Podcasting has exploded in recent years with people across all demographics producing regular episodes on everything from Thai food to college lacrosse to independent films.
To give students a solid introduction to this platform, Saint Leo University offered a podcast course in the fall of 2020. Dr. Kenneth Embry, an associate professor of communication, served as the instructor for the course.
A Look at Embry’s Background
Embry began his career about 20 years ago working in television.
“I started out working as a camera operator at a small station in Bowling Green, KY and then moved to a station in Louisville,” Embry recounts.
He says he became “a little disenchanted” working in TV and decided to pursue a graduate education and teaching career. He earned a Ph.D. from the University of Memphis in 2009.
“I saw how the Internet was changing things as a disrupter,” he recalls. “My dissertation was on interpersonal relationships in the online world.”
Idea for the Podcast Course
Saint Leo University’s bachelor’s in communication degree program in the Tapia College of Business offers tracks in digital media, social media influencer, and communication studies. The program was revamped in 2020, and the idea of a podcast class was born during this process.
“Podcasting came out of a larger discussion on where communication is going,” Embry explains. “It was part of the curriculum redevelopment we did. We realized that podcasting was a central part of these ideas.”
Embry points to one specific academic track in this communication degree program that really stands out to him.
“The influencer track represents disruption in communication that’s not going away and offers countless opportunities to allow students to explore and experiment in this arena. If students want to be entrepreneurs and do things on their own, I think that’s wonderful. But every organization out there needs someone to handle their digital media presence.”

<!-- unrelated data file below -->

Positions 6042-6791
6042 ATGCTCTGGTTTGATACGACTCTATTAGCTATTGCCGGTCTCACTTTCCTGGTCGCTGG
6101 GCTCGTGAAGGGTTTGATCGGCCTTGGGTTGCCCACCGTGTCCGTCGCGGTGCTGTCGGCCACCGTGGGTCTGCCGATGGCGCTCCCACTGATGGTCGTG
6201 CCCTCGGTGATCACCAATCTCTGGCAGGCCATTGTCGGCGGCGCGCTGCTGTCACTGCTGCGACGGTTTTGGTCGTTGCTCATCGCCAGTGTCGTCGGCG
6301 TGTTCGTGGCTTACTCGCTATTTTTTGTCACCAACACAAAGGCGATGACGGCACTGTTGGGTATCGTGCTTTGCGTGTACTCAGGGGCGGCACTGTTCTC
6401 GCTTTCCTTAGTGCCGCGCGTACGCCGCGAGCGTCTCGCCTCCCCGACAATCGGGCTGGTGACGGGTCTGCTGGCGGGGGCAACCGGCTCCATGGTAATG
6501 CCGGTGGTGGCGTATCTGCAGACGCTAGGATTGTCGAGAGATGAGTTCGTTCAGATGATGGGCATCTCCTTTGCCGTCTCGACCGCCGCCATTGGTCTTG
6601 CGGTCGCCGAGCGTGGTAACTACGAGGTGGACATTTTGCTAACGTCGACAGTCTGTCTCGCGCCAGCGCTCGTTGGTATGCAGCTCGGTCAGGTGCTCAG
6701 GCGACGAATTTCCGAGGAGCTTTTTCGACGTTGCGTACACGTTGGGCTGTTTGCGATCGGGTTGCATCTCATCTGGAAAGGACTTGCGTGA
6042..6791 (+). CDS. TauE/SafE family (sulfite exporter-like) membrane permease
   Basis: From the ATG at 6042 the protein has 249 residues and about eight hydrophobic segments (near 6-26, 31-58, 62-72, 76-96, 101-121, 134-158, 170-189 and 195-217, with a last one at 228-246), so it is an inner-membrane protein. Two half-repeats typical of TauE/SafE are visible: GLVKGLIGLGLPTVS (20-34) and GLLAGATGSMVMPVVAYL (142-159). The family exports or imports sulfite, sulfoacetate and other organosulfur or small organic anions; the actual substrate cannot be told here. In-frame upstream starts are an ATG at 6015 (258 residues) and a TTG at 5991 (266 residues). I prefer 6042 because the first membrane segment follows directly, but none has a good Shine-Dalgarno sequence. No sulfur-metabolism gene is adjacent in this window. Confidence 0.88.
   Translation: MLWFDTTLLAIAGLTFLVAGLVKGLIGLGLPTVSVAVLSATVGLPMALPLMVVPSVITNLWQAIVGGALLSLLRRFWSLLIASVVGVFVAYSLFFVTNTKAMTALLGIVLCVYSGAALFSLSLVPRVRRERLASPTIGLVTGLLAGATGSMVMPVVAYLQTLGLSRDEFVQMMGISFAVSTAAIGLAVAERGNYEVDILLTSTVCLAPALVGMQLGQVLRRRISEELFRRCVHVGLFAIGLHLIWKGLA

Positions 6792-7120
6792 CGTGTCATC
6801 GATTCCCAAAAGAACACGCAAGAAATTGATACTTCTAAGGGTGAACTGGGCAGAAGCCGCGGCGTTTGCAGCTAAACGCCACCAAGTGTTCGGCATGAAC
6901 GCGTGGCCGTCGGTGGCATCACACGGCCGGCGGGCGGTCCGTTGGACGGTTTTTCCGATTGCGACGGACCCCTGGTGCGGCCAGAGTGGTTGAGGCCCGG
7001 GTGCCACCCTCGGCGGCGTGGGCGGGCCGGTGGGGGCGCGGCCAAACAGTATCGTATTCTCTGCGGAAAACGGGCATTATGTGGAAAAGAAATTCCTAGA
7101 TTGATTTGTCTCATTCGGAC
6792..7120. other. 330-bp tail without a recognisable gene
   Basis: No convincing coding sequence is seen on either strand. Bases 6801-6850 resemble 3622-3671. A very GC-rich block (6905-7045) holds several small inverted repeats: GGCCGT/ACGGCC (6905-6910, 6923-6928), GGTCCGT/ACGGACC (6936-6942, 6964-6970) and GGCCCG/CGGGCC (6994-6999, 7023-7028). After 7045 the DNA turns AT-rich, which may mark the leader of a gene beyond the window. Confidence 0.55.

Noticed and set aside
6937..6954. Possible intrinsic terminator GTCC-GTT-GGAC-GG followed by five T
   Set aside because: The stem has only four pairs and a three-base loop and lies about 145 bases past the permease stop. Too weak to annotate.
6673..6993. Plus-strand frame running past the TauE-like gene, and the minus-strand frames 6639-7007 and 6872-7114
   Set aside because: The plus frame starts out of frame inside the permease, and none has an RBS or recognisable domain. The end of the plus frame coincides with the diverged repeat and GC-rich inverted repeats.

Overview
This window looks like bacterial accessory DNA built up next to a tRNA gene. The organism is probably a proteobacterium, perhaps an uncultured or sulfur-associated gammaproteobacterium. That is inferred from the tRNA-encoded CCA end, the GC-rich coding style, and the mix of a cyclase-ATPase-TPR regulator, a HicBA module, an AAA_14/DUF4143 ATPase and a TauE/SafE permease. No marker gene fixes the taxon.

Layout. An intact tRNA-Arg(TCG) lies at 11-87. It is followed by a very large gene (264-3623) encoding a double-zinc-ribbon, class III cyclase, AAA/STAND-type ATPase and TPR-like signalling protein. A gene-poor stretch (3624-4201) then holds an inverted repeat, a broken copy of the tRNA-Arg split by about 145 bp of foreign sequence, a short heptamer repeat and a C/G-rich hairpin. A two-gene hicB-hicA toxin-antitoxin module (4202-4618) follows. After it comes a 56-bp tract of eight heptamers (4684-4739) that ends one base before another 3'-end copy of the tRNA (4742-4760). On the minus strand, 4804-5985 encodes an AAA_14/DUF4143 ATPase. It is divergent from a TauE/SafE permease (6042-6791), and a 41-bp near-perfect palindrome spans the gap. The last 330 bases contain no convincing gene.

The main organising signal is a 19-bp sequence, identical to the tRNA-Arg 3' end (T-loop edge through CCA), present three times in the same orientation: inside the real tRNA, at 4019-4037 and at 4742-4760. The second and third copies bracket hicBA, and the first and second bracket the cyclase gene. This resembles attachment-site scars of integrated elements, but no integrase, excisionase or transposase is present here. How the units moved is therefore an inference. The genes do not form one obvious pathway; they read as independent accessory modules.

Why Podcasts Pop in Today’s Society
According to Embry, with forms of traditional media rapidly evolving in recent years, the concept of a podcast as a piece of content fits the on-demand desire of today’s consumers.
“We are consuming more media than ever before, and podcasting has become a really vital platform,” Embry says. “TV and radio shows used to be centered on appointment consumption, but with podcasts, you can pause them or take them to the grocery store and listen while you shop. There are no real boundaries.”
He adds that there is more opportunity than ever to enter the media landscape, unlike in the past when aspiring media personalities could primarily only find opportunities through other companies. He explains why the landscape is so different now.
“The barriers to entry are so low. The cost of high-quality recording equipment has become very inexpensive, and there are lots of free and low-cost podcast hosting platforms out there.”
He says that podcasting provides the opportunity for a highly flexible platform in terms of production.
“Live radio has so many restraints in terms of commercial breaks and boundaries. With podcasting, it can be as free-form as you’d like.”
Because of these factors, the number of podcasts in production today is enormous.
“According to recent data, there are between 250,000 and 1.2 million active podcasts out there,” Embry says. “I believe it’s closer to the lower number.”
Embry currently hosts a faith-based podcast called “Balancing the Christian Life.”
“It’s a solo podcast on which I mainly interview guests,” he explains. “I take a very hands-on approach to it and will edit out um’s, ah’s, and pointless questions or responses. I try to make it succinct and value-driven.”
An Inside Peek at the Podcast Class Curriculum